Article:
JACKSONVILLE, Fla. (AP) — Prosecutors and defense attorneys will make closing arguments Wednesday in the trial of a Florida man charged with fatally shooting a teen after an argument over loud music.
Both sides were to sum up their cases in the first-degree murder trial of 47-year-old Michael Dunn. Jurors could begin deliberating Wednesday afternoon.
Dunn has pleaded not guilty, saying he acted in self-defense when he fatally shot Jordan Davis, 17, of Marietta, Ga., outside a Jacksonville convenience store in 2012.
The defense rested Tuesday after calling Dunn to testify.
In his testimony, Dunn told jurors he was in Jacksonville with his fiancee, Rhonda Rouer, to attend his son's wedding. He had brought along on the trip his 7-month-old dog, and at one point in testimony, he wiped away tears when talking about his fiancee and dog.
Dunn said he and Rouer went to the convenience store for wine and chips. He said he pulled into a spot next to an SUV where music with a "thumping" bass was playing.
"It got really loud," Dunn said. "My rear view mirror was shaking. My eardrums were vibrating. It was ridiculously loud."
Dunn said he asked the three men in the SUV to turn down the music and they turned it off. "I said, 'Thank you,'" Dunn said. But soon afterward, Dunn said he heard someone in the SUV shouting expletives and the word "cracker" at him. Dunn is white, and the teens in the SUV were black. Cracker is a derogatory term for white people.
The music was turned back on, and Dunn testified, "I wasn't going to ask for favors anymore."
Dunn said the men in the SUV had "menacing expressions," and he asked the teens whether they were talking about him. He said he wanted to calm down the situation but saw a teen in the backseat reach down for something which he slammed into the car door. Dunn said it looked as if the barrel of a shotgun was sticking out the window.
One of the teens stepped out of the SUV, Dunn said, and he felt "this was a clear and present danger." He reached for his pistol in a glove box.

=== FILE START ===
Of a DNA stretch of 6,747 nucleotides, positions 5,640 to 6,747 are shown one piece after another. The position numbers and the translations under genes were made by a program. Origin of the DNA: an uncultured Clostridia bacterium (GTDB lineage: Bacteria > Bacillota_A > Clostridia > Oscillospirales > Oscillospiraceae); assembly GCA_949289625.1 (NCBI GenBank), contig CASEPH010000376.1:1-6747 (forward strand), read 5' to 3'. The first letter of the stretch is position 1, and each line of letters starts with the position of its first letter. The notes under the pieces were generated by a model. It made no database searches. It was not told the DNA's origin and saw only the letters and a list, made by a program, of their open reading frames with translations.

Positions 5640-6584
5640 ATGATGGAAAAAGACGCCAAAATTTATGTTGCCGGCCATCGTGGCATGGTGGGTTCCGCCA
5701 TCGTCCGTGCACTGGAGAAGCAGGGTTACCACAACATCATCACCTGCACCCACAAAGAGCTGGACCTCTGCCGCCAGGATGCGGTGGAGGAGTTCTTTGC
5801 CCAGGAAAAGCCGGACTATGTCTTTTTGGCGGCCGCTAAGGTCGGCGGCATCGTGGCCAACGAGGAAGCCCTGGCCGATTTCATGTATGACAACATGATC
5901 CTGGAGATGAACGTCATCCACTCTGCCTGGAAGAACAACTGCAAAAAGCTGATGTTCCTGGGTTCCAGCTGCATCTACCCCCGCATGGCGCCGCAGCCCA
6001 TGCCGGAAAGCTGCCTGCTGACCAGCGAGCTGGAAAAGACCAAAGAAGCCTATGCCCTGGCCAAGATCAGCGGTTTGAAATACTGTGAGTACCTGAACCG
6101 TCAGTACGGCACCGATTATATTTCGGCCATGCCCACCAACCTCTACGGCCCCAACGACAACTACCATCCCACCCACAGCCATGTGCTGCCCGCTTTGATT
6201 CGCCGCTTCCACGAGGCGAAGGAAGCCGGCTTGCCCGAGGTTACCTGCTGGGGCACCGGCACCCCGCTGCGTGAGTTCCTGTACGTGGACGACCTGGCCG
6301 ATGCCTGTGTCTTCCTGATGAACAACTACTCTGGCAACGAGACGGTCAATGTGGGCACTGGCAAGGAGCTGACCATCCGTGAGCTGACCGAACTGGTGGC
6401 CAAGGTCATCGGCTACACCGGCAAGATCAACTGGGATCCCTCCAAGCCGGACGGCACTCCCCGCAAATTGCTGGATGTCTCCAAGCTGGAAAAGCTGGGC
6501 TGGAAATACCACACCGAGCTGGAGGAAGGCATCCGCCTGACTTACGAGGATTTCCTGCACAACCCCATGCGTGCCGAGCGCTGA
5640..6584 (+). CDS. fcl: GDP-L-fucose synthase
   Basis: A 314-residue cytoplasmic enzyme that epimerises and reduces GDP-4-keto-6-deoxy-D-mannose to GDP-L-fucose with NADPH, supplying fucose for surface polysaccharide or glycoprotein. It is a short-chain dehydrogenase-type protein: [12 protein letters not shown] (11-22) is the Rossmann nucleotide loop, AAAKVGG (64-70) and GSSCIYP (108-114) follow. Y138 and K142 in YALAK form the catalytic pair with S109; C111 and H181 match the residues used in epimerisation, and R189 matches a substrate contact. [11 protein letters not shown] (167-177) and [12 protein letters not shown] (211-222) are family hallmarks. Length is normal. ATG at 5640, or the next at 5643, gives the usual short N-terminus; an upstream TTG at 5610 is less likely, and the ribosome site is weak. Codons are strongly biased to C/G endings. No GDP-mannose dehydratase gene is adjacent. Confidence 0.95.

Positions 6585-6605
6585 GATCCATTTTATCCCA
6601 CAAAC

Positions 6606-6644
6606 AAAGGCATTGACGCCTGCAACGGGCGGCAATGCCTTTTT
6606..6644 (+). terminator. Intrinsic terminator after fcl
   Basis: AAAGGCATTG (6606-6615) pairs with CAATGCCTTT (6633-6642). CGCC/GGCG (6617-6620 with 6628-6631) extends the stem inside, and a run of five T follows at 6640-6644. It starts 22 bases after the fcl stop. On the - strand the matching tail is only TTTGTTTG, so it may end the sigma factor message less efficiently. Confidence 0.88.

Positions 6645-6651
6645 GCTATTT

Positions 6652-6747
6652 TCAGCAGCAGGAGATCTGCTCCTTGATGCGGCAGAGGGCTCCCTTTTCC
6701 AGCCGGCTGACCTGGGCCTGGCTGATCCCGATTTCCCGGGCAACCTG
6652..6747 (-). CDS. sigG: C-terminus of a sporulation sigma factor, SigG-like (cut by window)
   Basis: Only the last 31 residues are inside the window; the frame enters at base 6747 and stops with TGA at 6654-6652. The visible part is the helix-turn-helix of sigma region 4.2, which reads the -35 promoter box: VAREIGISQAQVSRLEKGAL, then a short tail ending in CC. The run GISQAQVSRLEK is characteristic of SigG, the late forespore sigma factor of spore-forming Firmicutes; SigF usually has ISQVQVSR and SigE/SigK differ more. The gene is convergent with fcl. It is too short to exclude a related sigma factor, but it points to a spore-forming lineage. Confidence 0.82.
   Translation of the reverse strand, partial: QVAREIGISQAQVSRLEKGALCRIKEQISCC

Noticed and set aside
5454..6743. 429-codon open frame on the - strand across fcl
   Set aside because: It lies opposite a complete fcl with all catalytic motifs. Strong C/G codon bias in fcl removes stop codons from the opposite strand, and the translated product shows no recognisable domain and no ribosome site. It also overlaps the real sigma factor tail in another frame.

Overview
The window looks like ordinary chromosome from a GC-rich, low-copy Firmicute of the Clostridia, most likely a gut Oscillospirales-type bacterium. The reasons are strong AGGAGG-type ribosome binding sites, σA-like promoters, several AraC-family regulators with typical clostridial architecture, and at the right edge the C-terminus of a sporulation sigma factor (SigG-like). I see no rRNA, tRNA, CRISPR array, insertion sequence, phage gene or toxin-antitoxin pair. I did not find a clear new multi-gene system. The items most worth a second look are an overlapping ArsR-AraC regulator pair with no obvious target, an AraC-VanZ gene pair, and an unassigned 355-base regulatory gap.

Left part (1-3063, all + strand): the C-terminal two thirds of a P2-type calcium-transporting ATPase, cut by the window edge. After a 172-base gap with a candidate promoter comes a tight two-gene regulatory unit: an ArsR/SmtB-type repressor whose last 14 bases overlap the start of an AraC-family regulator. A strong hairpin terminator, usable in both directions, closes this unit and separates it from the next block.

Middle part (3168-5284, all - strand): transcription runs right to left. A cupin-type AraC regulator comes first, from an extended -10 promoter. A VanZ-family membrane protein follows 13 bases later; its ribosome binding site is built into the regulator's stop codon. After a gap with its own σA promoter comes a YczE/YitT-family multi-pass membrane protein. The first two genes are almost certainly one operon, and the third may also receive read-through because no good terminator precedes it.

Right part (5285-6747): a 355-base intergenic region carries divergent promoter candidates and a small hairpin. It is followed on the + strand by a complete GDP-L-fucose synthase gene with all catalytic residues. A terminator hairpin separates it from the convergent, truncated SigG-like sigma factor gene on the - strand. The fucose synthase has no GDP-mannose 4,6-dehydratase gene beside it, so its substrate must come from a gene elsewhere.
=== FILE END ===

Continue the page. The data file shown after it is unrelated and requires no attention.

Dunn, who had a concealed weapons permit, fired nine shots into the car, according to an affidavit. Once his fiancee returned to the car, he drove off out of fear of the SUV returning, he said.
He described having "tunnel vision," with everything focused on his target.
No weapons were found in the SUV.
Dunn said he told Rouer on the drive back to the hotel that he had shot in self-defense. But Rouer, called by prosecutors as a rebuttal witness, said Dunn never told her he thought Davis had a gun.
"I didn't do anything wrong," Dunn said he told her.
Dunn and Rouer drove back to their hotel and Dunn said he didn't call the police because his focus was on the well-being of Rouer, whom he described as in hysterics. The next morning, Dunn said, Rouer insisted she wanted to go home and they drove back to their home in Brevard County, 175 miles away. There, Dunn said he contacted a neighbor who is in law enforcement for advice on how to turn himself in to authorities.
During cross-examination, prosecutor John Guy challenged Dunn's assertion that he had told Rouer after the shooting that he thought one of the teens had a gun.
"You never told the love of your life that those guys had a gun," Guy said. "Did you?"
Dunn responded, "You were not there."
Guy challenged Dunn on other parts of his story, citing letters Dunn had written from jail and interviews with investigators. The prosecutor said Dunn had told detectives the day after the shooting that it could have been a stick he saw pointing from the vehicle. But Dunn countered he was just suggesting a far-fetched possibility.
Guy also suggested that Dunn was angry because he was being disrespected by a young black man. Dunn responded, "I was being threatened, not disrespected."
The prosecutor also said Dunn had stated in a jailhouse letter that his car was parked so close to the SUV that it would have been hard for him to exit. Guy said that meant Davis also would have had a hard time getting out of the SUV.
"Jordan Davis was never a threat to you, was he, Mr. Dunn?" Guy said.
Dunn responded, "Absolutely, he was."